Preface

Every thing is full of God. Whatever men worship, it can be fairly called one and the same. We all look up to the same stars; the same heaven is above us all; the same universe surrounds every one of us. What does it matter by what system of knowledge each one of us seeks the truth? It is not by one single path that we attain to so great a secret.

—Symmachus, Relationes 3.5-10

The words of the Roman senator Quintus Aurelius Symmachus quoted above were written to represent the view of a group of Roman aristocrats at the removal of the altar of Victory from the Curia, the Roman senate house, in the late fourth century C.E. The altar had been in the Curia since Augustus' victory over Mark Antony and Cleopatra at the Battle of Actium in 31 B.C.E. Its religious significance grew over centuries: it was the senators' central altar of worship, where they vowed allegiance to the emperor and offered prayers for the state's prosperity; and it was a symbol of Rome's imperial glory and the gods who secured that glory. When it was removed from the Curia under the emperor Gratian in 382 C.E., a delegation from the senate appealed to him for its restoration. Gratian, however, under the influence of Bishop Ambrose of Milan refused even to receive the senatorial delegation.

Yet, the position of Symmachus and the Roman senators was one of an old, established, and revered religious polytheism. In the ancient Mediterranean world, religion was an entire panoply of creeds, gods, goddesses, cults, and rituals that served different worshippers on different occasions. Indeed, Symmachus and his fellow Roman aristocrats of the fourth century, along with most non-Christians and non-Jews, held that a wise man might follow any number of private devotions in addition to the worship of the gods of the state and the emperor himself. They were willing to accept the Christian God into that pantheon; but the Christians could not agree to worship the gods of the state and the Roman emperor. According to the pagan view, it was only when the entire community properly worshipped the gods that the state could expect divine favor, called the pax deorum, or "peace of the gods." Thus, Christians risked inciting the anger of the gods against the Roman state by their stubborn refusal to sacrifice. This was the position of the emperors in the first through the early fourth centuries who insisted upon general sacrifices to the gods by all citizens, and who called for the persecution of those who did not comply.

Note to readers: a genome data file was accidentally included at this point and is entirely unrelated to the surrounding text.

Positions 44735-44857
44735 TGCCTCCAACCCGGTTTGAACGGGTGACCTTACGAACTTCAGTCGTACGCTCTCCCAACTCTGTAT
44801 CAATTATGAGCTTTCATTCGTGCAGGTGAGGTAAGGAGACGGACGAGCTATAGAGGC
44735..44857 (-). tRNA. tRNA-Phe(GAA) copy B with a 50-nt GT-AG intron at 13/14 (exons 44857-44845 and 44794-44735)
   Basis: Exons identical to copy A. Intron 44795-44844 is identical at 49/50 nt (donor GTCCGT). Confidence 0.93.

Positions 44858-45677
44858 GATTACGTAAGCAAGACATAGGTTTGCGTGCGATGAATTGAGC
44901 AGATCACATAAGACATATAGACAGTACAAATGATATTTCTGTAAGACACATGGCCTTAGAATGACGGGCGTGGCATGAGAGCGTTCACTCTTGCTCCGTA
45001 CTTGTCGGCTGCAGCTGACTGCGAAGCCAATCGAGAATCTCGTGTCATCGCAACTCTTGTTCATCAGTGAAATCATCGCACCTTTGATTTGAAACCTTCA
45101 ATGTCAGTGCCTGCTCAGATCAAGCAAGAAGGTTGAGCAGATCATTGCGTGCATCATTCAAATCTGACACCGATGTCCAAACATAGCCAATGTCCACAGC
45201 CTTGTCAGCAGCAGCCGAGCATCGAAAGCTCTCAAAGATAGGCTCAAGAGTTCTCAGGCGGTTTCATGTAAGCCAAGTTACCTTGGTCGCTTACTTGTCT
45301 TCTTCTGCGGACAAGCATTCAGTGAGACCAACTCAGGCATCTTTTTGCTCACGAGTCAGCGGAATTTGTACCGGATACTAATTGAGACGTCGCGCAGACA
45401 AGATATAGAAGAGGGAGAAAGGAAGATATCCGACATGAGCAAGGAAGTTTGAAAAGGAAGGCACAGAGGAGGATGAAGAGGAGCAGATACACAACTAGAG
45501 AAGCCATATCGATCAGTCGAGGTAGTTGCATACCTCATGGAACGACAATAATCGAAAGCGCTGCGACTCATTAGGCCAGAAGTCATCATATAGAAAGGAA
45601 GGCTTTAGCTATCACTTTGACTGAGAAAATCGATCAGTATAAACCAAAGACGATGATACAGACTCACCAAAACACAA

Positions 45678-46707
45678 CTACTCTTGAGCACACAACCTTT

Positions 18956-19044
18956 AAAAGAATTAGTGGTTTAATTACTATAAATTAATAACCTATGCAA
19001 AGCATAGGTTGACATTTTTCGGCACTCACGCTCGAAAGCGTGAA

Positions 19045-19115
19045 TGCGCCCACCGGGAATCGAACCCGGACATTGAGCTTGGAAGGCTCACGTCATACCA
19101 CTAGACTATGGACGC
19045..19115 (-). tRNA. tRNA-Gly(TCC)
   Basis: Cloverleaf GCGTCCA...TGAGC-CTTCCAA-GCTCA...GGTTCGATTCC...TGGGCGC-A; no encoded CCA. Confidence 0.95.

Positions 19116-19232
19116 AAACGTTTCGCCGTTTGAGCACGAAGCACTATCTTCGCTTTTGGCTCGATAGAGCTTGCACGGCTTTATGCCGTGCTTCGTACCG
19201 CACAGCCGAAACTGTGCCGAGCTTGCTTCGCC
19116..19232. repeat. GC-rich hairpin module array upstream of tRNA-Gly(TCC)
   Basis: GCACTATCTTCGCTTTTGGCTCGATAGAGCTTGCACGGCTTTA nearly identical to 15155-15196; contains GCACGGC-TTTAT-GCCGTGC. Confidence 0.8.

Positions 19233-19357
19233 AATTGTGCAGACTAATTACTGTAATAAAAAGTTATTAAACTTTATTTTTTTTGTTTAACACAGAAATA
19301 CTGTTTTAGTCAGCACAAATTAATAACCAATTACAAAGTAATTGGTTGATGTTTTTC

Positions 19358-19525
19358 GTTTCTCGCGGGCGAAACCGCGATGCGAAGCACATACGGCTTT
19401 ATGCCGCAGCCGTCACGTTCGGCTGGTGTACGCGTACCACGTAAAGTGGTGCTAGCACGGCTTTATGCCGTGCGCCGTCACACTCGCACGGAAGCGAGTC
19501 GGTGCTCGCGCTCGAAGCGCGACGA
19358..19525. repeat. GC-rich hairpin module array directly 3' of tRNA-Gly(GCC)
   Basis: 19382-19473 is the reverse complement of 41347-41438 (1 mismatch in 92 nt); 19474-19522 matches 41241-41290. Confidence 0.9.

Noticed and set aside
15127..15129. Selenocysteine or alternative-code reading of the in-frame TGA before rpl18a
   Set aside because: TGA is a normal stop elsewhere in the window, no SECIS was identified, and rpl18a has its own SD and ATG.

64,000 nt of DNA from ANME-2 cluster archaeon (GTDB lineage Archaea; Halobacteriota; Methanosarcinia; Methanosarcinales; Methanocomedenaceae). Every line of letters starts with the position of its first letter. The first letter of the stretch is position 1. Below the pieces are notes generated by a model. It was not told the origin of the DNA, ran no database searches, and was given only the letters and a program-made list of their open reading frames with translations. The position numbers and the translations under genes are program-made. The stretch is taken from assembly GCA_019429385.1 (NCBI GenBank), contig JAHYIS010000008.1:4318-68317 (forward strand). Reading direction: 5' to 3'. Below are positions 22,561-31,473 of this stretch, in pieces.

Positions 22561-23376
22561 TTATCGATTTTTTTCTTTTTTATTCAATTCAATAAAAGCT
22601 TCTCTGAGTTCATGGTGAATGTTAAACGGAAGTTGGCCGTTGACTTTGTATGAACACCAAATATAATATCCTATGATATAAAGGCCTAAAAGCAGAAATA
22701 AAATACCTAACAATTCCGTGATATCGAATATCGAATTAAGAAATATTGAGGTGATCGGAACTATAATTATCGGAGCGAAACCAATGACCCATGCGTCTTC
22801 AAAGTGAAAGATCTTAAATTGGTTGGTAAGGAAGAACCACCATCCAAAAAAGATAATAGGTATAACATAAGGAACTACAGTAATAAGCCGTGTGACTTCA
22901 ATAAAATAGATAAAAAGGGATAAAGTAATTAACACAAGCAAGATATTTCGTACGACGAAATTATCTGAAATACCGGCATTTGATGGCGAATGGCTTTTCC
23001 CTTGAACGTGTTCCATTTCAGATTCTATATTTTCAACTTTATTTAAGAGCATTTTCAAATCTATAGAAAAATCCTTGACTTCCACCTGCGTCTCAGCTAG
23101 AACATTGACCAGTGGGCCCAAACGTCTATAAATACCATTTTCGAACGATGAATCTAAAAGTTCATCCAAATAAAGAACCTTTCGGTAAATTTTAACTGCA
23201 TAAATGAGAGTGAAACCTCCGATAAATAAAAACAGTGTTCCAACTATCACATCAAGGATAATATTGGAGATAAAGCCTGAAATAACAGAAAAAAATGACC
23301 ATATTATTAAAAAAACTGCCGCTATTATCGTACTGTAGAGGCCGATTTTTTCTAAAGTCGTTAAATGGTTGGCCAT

Early Christians believed exclusively in Jesus whom they considered the long-awaited Messiah, "anointed," a Hebrew word translated into Greek as Christos and into English as "Christ." For Christians, to participate in the public sacrifices demanded by emperor worship or by the state religion was apostasy. In his famous exchange of letters with the emperor Trajan, Pliny the Younger, the Roman governor of Bithynia, wondered whether he could punish the Christians for their pertinacity and inflexible obstinacy, apart from any crimes they had committed. This fundamentally different view of religion—the one, of tolerance for a multitude of deities, and the other, a monotheistic and singular view of salvation through the worship of Jesus—fairly sets out the conflict between Christians and nonChristians.

This book treats the evolution of that conflict in five essays from the perspective of a classicist with particular scholarly interests in the topography of Rome during its third- and fourth-century transformation from a classical into a Christian society. Thus, these chapters are not studies one would find in the work of a theologian or a New Testament scholar, but of someone with a literary (Greek and Latin, but not Hebrew or Aramaic) and Roman bias. Chapter 1 is an historical overview of the Jewish background of Christianity as it expands from a mere footnote in the Roman writers of the first century C.E. to the widespread religion of the imperial court by the fourth century C.E. Chapter 2 details Jewish-Christian encounters under the Herods, the dynasty of Jewish kings who ruled the Jewish state of Judea and the larger surrounding area of Palestine at the discretion of the Roman emperors. This essay includes a short history of the life and ministry of Jesus of Nazareth, the Galilean Jew who led the splinter sect of Judaism that inspired the Christian movement. Chapter 3 examines Diocletian's reforms, his persecution of Christians, and the Christian monotheism adopted by Constantine at the battle of the Milvian Bridge in

312 C.E. Chapters 4 and 5 treat the church after Constantine's conversion when Christian emperors and popes and pagan Roman senators debated the place of traditional religious practices in Rome. By the time the emperor Theodosius gave legal sanction to Christianity in 391 C.E., Rome was no longer the seat of the ancient imperial empire but the primate see of a new Christian empire.

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